Activision lawsuit demands all the money made from Call of Duty cheats

An Activision lawsuit demands that all the money made from Call of Duty and Warzone cheats must be paid to the Modern Warfare 2 publisher, with other damages

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An Activision lawsuit is demanding that all the money made from Call of Duty and Warzone cheats by website EngineOwning must be paid as “restitution” to the publisher of FPS Modern Warfare 2, as well as RPGs Diablo and World of Warcraft, which is also claiming other damages and seeks for the cheating site being shut down.

Activision originally filed its lawsuit against EngineOwning in January, seeking $2,500 USD in damages for each instance of EngineOwning contravening Activision’s terms of service, and accusing the German website of “trafficking in circumvention devices” and causing “intentional interference with contractual relations” between Activision and players of its games. As well as Call of Duty, EngineOwning also manufactures cheats for Overwatch, and is reportedly planning to launch cheats for the upcoming Modern Warfare 2.

In an updated version of the lawsuit, as well as “awarding Activision actual or maximum statutory damages” alongside “exemplary and punitive damages…on Activision’s cause of action for intentional interference with contractual relations”, the publisher is now demanding that EngineOwning forfeit the money it has made by selling cheats to Activision itself.

Under the “relief” section of the updated lawsuit, Activision says that the California court where the suit is filed must award “Activision restitution of defendants’ unlawful proceeds, including an accounting of any and all sales of the cheating software in the United States.” Activision also demands “imposing a constructive trust over the proceeds unjustly obtained by defendants through the sales of the cheating software.”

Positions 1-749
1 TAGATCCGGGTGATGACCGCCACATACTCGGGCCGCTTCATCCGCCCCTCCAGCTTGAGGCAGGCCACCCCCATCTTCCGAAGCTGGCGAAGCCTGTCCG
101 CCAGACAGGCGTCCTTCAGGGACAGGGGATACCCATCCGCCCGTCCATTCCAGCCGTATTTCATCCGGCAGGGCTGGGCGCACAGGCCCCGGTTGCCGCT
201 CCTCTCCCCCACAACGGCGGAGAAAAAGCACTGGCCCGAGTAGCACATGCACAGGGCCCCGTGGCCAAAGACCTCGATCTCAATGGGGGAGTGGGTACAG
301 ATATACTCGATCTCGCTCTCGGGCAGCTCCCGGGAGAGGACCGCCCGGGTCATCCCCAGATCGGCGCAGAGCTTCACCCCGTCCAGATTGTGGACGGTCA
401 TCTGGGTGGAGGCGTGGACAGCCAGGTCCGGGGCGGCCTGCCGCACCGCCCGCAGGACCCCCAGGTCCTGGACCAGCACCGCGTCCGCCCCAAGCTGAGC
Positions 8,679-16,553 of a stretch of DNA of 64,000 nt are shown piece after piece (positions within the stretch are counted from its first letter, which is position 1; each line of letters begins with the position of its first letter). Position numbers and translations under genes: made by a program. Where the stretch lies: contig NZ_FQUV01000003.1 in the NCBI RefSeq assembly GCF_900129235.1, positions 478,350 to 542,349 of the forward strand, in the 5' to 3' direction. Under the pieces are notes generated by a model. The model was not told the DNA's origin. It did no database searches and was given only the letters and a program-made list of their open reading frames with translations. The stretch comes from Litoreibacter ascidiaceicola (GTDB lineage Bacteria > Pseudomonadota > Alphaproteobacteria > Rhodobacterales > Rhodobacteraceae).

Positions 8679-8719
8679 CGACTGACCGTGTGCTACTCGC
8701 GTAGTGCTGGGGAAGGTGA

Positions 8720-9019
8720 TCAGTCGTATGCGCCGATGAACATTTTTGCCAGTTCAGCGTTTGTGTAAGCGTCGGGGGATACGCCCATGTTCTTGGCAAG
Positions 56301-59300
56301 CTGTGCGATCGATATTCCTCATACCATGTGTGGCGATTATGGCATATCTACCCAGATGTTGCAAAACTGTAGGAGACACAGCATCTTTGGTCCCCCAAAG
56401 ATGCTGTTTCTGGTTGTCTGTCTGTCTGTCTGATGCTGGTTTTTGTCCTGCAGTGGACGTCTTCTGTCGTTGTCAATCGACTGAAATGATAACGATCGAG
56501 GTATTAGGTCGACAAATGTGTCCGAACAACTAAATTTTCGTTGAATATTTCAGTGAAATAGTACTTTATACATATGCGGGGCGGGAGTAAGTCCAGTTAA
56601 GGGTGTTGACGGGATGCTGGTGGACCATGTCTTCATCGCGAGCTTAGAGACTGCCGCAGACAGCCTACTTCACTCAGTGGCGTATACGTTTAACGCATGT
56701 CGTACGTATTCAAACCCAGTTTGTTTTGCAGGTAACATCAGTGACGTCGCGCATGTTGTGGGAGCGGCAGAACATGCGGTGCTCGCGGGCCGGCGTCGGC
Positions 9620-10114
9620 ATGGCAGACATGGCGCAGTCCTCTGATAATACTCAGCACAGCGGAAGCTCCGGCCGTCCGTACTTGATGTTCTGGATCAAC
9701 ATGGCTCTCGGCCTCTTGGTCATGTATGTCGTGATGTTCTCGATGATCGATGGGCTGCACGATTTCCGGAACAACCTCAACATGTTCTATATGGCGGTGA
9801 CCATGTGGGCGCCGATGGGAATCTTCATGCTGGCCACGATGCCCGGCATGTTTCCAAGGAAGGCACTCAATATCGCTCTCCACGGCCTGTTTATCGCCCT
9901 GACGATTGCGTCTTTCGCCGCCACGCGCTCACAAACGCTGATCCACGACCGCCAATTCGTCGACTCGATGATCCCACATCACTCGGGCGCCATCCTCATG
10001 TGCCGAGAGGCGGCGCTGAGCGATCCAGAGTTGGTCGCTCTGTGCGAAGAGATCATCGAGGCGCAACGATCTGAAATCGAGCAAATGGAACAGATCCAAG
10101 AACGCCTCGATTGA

As reported by Charlie Intel, the updated suit also demands that EngineOwning “shut down the cheating software” and “any forthcoming software that allows players to cheat in any game published by Activision or its affiliates”. Activision’s legal action against EngineOwning comes as the developer and publisher is set to be acquired by Microsoft, while also facing a lawsuit from some of its employees regarding workplace harassment, which you can learn more about if you want the Activision lawsuit explained.

Activision is shortly due to release Overwatch 2, which you can learn more about via our guide to the Overwatch 2 release date, battle pass details, and more. The next Call of Duty, Modern Warfare 2, is also due to launch in October, so be sure to check out the best Modern Warfare 2 guns as well as the best M4 loadout, to get ahead of the curve in the competitive FPS.